LONDON: The Confederation of British Industry is all set to take on the workers as it is going to demand a raise in the retirement age in Britain in order to avert a public sector pensions crisis. The CBI’s director general Sir Digby Jones is expected to tell the Labour Party conference at Brighton that it is unfair for private sector workers and tax-paying pensioners to subsidise civil servants and council staff in retirement.
Sir Digby will ask the government to be firm with the unions and take on public pension reforms as the CBI has found that the liability on account of pensions for public sector workers has more than doubled to 500 billion pounds over a decade. Sir Digby says the public sector retirement age should be raised to 65 while the pension benefit formula should be revamped in order to make it affordable for the employers.
The Institute of Directors (IoD) too has sought a raise in the pension age. The IoD, in a report, said it should be raised to 70.
Meanwhile, the labour unions are mulling direct action. Unison, the most-represented public sector union has threatened that strikes are “on the cards”. Unison’s general secretary Dave Prentis will tell his 2 million constituents that they are facing huge cuts in their pension rights under plans put forward by the government. He will also argue that such moves will mean increasing costs for the NHS as 75 per cent of paramedics are forced to retire before the age of 60 due to ill health.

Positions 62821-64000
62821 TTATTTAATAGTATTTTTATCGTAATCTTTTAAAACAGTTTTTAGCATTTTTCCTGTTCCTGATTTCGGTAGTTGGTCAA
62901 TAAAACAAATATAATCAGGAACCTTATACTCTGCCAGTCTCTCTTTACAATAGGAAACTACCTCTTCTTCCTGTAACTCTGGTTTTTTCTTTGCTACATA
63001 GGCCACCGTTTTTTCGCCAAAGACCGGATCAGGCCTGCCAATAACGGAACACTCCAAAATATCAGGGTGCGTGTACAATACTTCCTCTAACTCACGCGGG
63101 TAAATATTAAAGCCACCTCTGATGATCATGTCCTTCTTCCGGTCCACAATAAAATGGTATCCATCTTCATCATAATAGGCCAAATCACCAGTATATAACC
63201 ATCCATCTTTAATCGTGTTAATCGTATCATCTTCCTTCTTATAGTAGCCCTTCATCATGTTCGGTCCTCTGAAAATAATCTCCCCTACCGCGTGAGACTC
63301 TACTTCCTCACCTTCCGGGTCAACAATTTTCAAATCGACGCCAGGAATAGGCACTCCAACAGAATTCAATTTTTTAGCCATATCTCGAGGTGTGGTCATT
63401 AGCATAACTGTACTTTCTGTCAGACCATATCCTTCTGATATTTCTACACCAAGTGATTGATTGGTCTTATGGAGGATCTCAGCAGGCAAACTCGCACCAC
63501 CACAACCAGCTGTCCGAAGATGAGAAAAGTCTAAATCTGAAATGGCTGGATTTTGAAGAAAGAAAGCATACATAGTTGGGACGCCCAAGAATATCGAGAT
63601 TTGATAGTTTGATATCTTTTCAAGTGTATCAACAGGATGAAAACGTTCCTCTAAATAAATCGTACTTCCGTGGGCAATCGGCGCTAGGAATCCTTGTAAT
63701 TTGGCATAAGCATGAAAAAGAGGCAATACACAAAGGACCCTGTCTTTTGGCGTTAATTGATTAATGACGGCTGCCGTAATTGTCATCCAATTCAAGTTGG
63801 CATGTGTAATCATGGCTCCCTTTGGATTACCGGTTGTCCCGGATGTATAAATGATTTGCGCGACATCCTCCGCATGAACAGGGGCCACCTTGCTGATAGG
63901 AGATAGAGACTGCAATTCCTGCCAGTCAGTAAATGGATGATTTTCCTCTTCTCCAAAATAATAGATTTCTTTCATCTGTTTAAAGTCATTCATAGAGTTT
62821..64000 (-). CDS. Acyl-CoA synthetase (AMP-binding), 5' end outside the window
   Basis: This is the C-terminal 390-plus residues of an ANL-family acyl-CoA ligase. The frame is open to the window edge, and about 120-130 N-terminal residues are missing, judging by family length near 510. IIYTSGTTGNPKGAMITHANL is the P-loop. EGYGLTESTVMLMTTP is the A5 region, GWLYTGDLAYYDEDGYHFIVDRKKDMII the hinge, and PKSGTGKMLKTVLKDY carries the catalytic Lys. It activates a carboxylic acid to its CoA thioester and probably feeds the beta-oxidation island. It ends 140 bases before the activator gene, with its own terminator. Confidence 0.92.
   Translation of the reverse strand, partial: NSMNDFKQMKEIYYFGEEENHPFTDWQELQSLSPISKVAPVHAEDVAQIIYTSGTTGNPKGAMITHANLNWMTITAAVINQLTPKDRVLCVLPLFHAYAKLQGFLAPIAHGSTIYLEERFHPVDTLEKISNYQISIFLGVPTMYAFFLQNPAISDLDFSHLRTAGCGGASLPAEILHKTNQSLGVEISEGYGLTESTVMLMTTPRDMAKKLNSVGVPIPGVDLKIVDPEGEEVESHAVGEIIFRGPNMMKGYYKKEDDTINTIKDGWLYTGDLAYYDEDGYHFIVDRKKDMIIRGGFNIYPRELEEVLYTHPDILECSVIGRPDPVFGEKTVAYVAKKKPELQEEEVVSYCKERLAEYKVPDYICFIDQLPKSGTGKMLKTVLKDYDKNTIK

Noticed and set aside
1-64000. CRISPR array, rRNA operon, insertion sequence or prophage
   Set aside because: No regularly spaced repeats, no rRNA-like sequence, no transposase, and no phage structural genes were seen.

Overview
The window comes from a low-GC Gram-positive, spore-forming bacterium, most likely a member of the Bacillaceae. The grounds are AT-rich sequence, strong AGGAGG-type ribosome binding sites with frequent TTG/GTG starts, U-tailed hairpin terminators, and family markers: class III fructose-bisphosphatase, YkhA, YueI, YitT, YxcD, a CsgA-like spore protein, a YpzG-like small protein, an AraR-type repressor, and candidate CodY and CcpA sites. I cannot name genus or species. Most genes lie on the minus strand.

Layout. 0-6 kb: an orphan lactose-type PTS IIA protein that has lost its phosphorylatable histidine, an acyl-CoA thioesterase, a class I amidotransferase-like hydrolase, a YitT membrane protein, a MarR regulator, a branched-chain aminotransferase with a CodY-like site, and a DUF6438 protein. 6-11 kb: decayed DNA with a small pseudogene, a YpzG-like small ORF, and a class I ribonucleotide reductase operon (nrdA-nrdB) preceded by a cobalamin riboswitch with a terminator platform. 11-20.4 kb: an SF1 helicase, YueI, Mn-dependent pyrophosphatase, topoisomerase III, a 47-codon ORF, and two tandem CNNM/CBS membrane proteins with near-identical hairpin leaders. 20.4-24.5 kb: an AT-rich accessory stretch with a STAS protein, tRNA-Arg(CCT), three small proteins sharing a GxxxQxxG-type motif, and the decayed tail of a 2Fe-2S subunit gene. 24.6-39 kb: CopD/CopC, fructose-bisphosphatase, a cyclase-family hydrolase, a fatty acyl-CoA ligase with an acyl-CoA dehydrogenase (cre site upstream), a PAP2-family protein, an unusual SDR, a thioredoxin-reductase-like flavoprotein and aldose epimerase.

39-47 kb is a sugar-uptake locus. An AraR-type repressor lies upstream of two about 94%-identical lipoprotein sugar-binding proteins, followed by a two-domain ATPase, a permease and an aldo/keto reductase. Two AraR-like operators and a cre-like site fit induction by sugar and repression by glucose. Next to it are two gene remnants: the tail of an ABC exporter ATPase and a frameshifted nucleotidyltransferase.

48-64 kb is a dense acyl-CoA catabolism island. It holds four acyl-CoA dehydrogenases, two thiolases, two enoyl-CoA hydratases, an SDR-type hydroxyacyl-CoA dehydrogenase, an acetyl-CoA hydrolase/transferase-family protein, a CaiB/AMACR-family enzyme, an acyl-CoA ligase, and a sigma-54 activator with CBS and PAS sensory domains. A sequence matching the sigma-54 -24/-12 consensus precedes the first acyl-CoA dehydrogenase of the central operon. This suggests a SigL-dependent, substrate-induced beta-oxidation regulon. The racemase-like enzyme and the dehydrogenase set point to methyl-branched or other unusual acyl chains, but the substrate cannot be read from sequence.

In a related development, members of the Pension Action Group will protest when chancellor of the exchequer Gordon Brown addresses the conference. They wish to highlight that fact that they lost most or all of their pensions when their company schemes failed and the government did not intervene.